Update: very chuffed to have this image shown on Brian Cox and Dara O’Brian’s Stargazing Live show on the BBC 😉
Yet another Greater Orion Nebula shot. Yes I know, have been there before but it’s still my favourite object in the night sky. A wondrous example of what our now universal city light pollution is hiding from us.
Anyway, for those who don’t follow astronomy this is the Greater Orion Nebula (M42 or NGC 1976). Situated in the Constellation of Orion the Hunter, a short distance below the 3 stars of Orion’s Belt and it’s one of the brightest nebulae in the sky – a combination of reflection and emmission nebulae. M42 is enormous, at 24 light years across for the core nebula from our perspective and quite close at around 1350 light years distance. It’s also often referred to as a “stellar nursery” as this area is home to many young stars and is a particularly active region of star formation – no surprise given the mass of dust of gas in there. The central Trapezium cluster is known to be one of the youngest star clusters discovered. Unfortunately the trapezium is a bit blown out in this image, but one can just about make out the partial outline of four distinct stars in there.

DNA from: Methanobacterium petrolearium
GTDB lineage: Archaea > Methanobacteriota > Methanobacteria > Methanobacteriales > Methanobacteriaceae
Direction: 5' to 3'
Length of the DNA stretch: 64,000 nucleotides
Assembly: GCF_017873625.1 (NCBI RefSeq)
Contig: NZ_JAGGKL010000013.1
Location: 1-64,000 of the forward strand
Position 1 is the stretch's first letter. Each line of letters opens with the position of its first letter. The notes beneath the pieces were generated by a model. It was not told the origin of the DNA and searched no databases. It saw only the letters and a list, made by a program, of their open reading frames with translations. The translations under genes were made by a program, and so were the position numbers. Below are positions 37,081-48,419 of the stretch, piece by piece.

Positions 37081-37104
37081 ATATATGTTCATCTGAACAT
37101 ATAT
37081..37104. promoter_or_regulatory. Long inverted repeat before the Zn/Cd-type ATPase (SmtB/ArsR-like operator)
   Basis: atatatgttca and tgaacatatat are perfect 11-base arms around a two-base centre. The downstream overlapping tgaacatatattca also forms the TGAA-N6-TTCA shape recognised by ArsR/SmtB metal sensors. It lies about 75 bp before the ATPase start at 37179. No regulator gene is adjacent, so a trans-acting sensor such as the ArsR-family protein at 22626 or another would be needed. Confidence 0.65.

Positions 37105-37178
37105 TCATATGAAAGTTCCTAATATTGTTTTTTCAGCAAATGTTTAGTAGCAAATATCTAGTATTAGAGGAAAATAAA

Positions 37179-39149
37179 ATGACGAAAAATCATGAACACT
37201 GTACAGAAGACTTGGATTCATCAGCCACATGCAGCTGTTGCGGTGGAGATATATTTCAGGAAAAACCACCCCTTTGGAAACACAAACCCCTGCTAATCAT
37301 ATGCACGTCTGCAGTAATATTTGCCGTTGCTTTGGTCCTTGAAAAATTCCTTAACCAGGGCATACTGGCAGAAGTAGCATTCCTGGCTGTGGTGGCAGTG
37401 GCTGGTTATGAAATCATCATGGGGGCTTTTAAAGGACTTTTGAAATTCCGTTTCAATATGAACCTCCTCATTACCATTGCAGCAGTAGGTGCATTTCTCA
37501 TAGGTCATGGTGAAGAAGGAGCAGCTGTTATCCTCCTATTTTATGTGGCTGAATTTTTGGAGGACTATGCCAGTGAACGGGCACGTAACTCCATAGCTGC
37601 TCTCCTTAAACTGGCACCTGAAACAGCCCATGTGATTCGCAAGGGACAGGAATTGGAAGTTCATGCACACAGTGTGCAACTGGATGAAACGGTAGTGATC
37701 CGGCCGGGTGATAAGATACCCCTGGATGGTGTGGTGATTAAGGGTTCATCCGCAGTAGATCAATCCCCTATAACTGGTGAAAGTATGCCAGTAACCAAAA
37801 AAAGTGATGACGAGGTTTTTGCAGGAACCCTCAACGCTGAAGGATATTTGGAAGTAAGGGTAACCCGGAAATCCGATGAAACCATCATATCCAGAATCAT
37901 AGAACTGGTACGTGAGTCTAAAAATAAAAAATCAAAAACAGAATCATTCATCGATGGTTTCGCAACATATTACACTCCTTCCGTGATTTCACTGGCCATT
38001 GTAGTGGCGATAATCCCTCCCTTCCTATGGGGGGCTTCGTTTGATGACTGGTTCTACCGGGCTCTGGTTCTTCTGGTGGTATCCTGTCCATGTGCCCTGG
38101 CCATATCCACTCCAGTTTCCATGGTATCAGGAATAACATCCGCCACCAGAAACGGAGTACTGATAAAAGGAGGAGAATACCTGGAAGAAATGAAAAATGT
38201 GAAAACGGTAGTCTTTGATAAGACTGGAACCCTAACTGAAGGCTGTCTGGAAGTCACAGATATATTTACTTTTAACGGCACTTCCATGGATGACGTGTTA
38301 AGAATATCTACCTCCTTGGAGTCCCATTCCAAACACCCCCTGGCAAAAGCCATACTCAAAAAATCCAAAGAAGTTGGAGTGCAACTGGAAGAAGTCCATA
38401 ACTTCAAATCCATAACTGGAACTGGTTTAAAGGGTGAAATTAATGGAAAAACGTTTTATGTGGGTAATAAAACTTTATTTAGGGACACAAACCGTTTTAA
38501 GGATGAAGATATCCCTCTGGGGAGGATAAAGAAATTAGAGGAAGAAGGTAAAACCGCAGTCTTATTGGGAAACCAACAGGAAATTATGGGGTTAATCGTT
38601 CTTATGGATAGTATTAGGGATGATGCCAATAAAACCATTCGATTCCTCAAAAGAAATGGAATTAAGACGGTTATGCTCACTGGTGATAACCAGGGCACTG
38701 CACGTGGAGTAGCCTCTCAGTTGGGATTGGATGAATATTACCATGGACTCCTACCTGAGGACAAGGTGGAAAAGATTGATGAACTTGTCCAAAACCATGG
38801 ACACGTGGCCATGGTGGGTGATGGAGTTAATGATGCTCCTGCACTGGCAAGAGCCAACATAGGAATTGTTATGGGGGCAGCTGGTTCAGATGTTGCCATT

The fantastic colours are caused by emmission at the hydrogen alpha line (656.3nm) due to excitement of the hydrogen atoms (the red colour) and reflection of radiation from the stars at the core (for the more bluish / purple colours).
Modded 450D at prime focus on a William Optics 90FD refractor mounted on a Celestron ASGT and guided with Nebulosity and a black and white toucam.
Taken from Annaghkeen, Headford, Co Galway, Ireland
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